1. Macrofauna

    1. Vertebrates(gophers, moles, rodents etc.)

    2. Annelids

      1. Earthworms

        1. process upto 15 tons/A/Y

        2. casts weigh up to 16,000 lbs/A

        3. improve aeration and drainage

        4. plow in organic matter

        5. prefer moist, aerated, finer textured soils with pH around 6.5

        6. biomass of 100 - 1000 lbs/A

        Giant Gipsland Earthworm Megascolides australis

    3. Arthropods (insects, arachnids, crustaceans)

      1. ants, termites, beetles, grubs, centipedes

      2. early breakdown of organic matter

      3. add to total soil organic matter

    4. Mollusks(snails,slugs)

  2. Microfauna

    1. Nematodes(threadworms, eelworms)

    2. Rotifers

    3. Protozoa(Amoeba)

  3. Microflora

    1. Bacteria

      1. Simple, single celled microbes, most are heterotrophic although there are many that derive energy from autotrophically from chemical reactions.

      2. most numerous microbes in the soil -- 107 to 108 per gram of soil

      3. have a very diverse physiology-- anaerobic and aerobic

      4. populations are dependent on food source and environment.

    2. Actinomycetes

      1. intermediate between bacteria and fungi-- now classified as bacteria.

      2. filamentous bacteria

      3. 2nd most abundant organism in the soil (over 1 million / gm)

      4. decompose resistent organic compounds(cellulose and chitin)

      5. like pH 6-7.5

      6. some fix Nitrogen

      7. give soil its rich earthy smell

      8. some produce antibiotics(streptomyces)

    3. Fungi

      1. no chlorophyll -- heterotrophic organisms(energy from organic compounds)
      2. fungi are fewer in number than bacteria but make up the largest biomass of any microbe in soils. A mass of hyphae is called mycelium. Mushrooms are the fruiting bodies of fungi.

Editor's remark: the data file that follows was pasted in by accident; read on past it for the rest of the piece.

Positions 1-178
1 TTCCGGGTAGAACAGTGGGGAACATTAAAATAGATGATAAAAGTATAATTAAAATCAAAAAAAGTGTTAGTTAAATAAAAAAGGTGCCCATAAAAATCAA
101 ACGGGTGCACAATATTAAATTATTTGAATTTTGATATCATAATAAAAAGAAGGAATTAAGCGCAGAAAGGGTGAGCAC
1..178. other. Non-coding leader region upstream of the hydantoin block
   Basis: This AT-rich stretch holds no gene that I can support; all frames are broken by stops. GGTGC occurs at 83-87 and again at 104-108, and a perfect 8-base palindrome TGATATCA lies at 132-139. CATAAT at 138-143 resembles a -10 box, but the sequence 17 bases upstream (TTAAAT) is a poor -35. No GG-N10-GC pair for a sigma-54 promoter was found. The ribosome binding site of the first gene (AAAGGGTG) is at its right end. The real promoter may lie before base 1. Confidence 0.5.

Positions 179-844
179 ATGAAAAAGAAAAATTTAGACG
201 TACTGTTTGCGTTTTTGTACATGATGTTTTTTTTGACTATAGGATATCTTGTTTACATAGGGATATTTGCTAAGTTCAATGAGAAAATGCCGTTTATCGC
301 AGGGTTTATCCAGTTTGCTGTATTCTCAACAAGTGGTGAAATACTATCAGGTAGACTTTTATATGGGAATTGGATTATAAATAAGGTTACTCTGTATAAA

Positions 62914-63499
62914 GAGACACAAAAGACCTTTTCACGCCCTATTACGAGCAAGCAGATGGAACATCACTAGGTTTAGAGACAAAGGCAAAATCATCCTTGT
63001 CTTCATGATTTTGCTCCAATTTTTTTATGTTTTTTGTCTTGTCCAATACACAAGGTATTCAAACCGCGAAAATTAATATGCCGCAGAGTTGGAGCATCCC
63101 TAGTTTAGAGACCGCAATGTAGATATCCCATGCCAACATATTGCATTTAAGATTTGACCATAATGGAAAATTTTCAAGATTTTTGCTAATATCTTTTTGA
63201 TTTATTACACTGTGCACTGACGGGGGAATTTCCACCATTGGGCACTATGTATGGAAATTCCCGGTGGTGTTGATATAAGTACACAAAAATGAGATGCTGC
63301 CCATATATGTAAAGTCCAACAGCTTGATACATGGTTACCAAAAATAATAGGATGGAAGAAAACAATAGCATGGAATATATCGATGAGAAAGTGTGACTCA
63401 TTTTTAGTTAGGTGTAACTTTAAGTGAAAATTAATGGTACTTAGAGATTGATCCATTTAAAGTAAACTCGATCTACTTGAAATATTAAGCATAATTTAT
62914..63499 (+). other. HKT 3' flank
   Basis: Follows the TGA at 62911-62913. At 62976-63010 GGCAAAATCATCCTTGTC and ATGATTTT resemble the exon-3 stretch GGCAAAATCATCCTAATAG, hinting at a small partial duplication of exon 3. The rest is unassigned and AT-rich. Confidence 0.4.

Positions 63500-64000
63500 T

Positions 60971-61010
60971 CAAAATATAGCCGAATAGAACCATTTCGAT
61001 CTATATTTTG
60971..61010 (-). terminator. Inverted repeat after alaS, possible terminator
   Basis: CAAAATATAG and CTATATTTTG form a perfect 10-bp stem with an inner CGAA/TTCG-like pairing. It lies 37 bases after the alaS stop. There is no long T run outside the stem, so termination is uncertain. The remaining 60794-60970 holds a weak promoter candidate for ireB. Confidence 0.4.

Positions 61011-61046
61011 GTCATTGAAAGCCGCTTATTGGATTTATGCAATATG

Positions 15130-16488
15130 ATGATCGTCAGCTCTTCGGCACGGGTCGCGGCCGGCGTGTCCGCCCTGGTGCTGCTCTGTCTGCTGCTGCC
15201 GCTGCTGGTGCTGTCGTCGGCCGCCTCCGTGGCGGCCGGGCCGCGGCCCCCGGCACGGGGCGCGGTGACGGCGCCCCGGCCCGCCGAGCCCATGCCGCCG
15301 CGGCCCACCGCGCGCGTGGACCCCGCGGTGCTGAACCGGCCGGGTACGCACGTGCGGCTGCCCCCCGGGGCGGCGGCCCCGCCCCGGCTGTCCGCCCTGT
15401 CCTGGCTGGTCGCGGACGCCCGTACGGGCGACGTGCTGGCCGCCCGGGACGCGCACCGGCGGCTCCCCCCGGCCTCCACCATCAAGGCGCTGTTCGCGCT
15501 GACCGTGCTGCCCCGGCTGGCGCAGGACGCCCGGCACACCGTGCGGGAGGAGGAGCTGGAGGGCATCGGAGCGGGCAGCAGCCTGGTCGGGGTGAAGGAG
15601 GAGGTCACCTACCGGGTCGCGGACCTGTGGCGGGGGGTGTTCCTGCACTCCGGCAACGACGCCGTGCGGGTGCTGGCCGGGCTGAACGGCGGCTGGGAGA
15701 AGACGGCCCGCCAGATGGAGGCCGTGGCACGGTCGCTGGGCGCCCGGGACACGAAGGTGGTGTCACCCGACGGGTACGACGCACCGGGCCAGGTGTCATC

3. yeasts (not very important in soils)
      4. mushrooms
      5. Molds (widest pH range)
      6. dominate at low pH due to reduced competition
      7. often have the greatest biomass of any soil microbe
      8. decompose cellulose, lignins and complex organic compounds
      9. mycorrhizal fungi- colonize plant roots in a symbiotic relationship utilizing carbon from the plant while benefitting the plants by increasing uptake of phosphorus and possibly other nutrients and water.
    4. Algae
      1. contain chlorophyll and are photosynthetic. They are autotrophic orgaisms

      2. primary producers

      3. live near the soil surface

      4. found in moist to wet soils at or near a neutral pH.

  4. Environmental Factors affecting Microorganism populations

    1. Moisture Content: Moist soils around -1 bar are ideal for microorganisms. Soil moisture conditions too dry or too wet inhibit growth.

    2. Adequate Temperature Range: Activity of microorganisms is limited below 5 degrees C (45 degrees F).

    3. Adequate Carbon: Organic matter is a food source. Different organisms use different types of organic matter

    4. Adequae Soil pH: Different microorganisms work in specific pH ranges.

    5. Proper Competing Organisms: Microbes are particular to the types of orgnisms that are around them.-- by planting certain types of plants different types of organisms may be controlled.

    6. Aeration: There are aerobic and anaerobic organisms

      1. Heterotrophs

        1. get energy and carbon from organic compounds

        2. most numerous types

        3. includes nitrogen fixing bacteria

      2. Autotrophs: obtains energy comletely from the oxidation of inorganic elements or compunds such as iron, sulfur, hdrogen, ammonium and nitrates or from radiant energy

        1. don't require organic source for energy
        2. oxidize S and NH4+ for energy (inorganic material)
        3. obtain C from CO2
        4. includes nitrifying bacteria

  5. Organic Matter

    1. Definition: living or dead plant or animal material in soil. Ranges from large undecomposed material to fine, highly decomposed material.

      1. Organic matter content of soil - Highly decomposed material we call humus. This is last stage of decomposition and it is a colliodal complex of materials that is resistant to further decomposition.

    2. Composition

      1. Green tissue - 85 to 90% water and 10 to 15% dry matter.

      2. Dry Matter

        1. C, H. and O - 90%.

        2. All nutrients but important reservoir of N, P, K, S.

        3. Rapidly decomposing materials - cellulose, starches, sugars, amino acids and proteins.

        4. Slowly decomposing materials - fats, oils, resins, and lignin.